California sees good demand for $2.5 billion of bonds

Aug 29 (Reuters) - Demand for the state of California's $2.5 billion of general obligation bonds on Tuesday led underwriters to reduce yields in several maturities of the issue.

Underwriters repriced the bonds, reducing some yields by 1 to 5 basis points. The top yield fell 3 basis points to 3.27 percent for bonds due in 2047 with a 4 percent coupon, according to Thomson Reuters data.

California's sale marks the largest deal expected this week. The deal consists of $800 million of new general obligation bonds and $1.7 billion of refunding bonds and was sold through Goldman Sachs & Co and Stifel.

Over the current year, California's credit spread over Municipal Market Data's benchmark triple-A yield scale for 10-year bonds has narrowed to 16 basis points as of last Friday from a high of 35 basis points in March. On Tuesday, California's spread increased to 19 basis points.

California Treasurer's Office had no immediate comment on Tuesday's bond sale.

California was the biggest issuer of muni bonds in the first half of 2017 with $4.64 billion of debt in five deals. The state is rated Aa3 by Moody's Investors Service and AA-minus by S&P and Fitch Ratings.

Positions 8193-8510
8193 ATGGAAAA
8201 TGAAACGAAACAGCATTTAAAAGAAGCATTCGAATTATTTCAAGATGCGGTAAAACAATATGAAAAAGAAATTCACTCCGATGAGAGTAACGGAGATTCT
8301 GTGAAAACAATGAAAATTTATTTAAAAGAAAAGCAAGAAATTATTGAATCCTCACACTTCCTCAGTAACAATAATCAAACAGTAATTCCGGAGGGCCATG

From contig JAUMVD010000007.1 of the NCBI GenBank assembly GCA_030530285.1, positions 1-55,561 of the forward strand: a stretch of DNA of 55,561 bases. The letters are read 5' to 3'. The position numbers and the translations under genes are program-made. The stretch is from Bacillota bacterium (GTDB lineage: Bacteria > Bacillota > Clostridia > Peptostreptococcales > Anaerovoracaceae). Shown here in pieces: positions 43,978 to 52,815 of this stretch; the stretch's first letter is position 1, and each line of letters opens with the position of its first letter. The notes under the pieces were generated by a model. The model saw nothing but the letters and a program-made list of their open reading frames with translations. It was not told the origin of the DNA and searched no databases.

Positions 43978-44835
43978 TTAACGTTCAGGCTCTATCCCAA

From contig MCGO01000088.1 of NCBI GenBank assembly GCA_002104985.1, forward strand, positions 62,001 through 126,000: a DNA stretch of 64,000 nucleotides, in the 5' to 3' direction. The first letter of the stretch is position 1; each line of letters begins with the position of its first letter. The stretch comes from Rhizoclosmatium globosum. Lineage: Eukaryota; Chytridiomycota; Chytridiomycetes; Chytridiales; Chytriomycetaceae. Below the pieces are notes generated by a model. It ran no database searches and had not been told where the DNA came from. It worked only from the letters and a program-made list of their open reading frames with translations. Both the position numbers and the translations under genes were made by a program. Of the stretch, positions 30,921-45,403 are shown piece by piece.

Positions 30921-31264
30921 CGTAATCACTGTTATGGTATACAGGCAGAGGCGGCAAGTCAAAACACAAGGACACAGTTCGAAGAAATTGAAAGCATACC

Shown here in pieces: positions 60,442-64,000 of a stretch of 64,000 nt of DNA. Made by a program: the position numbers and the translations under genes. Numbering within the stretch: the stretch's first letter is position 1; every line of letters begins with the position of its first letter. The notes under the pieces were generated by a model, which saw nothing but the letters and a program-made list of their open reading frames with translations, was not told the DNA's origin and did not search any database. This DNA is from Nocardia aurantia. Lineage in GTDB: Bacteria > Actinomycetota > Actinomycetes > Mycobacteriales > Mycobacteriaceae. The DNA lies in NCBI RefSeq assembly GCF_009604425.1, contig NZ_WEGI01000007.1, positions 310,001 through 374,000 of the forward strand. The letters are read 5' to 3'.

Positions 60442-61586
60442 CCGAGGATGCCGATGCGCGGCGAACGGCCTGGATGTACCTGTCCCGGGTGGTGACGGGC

S&P Global Ratings assigned Tuesday's deal a AA-minus rating, citing the state's diverse and growing economy, commitment to balance its budget and pay down debts, and good reserves.

California is a state known for its boom and bust economic cycles. After the recession in 2008, the state suffered consecutive years of budget deficits and increased debt burdens. Since then, California's fiscal leaders have improved the state's finances in part by socking money into its rainy day and reserve funds.

Last year the state surpassed France to become the world's sixth-largest economy, boosted by technology, manufacturing and agricultural sectors. (Reporting by Robin Respaut in Chicago; additional reporting by Karen Pierog; Editing by Phil Berlowitz)